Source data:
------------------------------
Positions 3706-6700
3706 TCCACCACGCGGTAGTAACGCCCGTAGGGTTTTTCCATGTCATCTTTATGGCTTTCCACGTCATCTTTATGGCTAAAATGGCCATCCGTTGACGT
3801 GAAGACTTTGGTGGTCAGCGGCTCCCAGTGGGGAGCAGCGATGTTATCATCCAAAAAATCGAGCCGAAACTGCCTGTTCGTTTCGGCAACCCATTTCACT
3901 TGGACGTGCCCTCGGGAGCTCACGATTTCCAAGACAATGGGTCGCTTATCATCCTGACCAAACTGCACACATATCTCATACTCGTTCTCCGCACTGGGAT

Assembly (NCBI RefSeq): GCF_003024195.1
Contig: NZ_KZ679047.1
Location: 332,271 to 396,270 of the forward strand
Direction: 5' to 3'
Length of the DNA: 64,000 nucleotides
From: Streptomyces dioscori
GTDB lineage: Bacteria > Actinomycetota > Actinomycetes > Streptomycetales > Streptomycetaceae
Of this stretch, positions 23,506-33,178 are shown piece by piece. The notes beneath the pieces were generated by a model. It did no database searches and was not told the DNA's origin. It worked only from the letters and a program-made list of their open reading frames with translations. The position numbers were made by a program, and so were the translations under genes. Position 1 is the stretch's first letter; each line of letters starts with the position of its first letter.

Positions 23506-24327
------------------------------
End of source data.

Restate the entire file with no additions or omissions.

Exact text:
Positions 3706-6700
3706 TCCACCACGCGGTAGTAACGCCCGTAGGGTTTTTCCATGTCATCTTTATGGCTTTCCACGTCATCTTTATGGCTAAAATGGCCATCCGTTGACGT
3801 GAAGACTTTGGTGGTCAGCGGCTCCCAGTGGGGAGCAGCGATGTTATCATCCAAAAAATCGAGCCGAAACTGCCTGTTCGTTTCGGCAACCCATTTCACT
3901 TGGACGTGCCCTCGGGAGCTCACGATTTCCAAGACAATGGGTCGCTTATCATCCTGACCAAACTGCACACATATCTCATACTCGTTCTCCGCACTGGGAT

Assembly (NCBI RefSeq): GCF_003024195.1
Contig: NZ_KZ679047.1
Location: 332,271 to 396,270 of the forward strand
Direction: 5' to 3'
Length of the DNA: 64,000 nucleotides
From: Streptomyces dioscori
GTDB lineage: Bacteria > Actinomycetota > Actinomycetes > Streptomycetales > Streptomycetaceae
Of this stretch, positions 23,506-33,178 are shown piece by piece. The notes beneath the pieces were generated by a model. It did no database searches and was not told the DNA's origin. It worked only from the letters and a program-made list of their open reading frames with translations. The position numbers were made by a program, and so were the translations under genes. Position 1 is the stretch's first letter; each line of letters starts with the position of its first letter.

Positions 23506-24327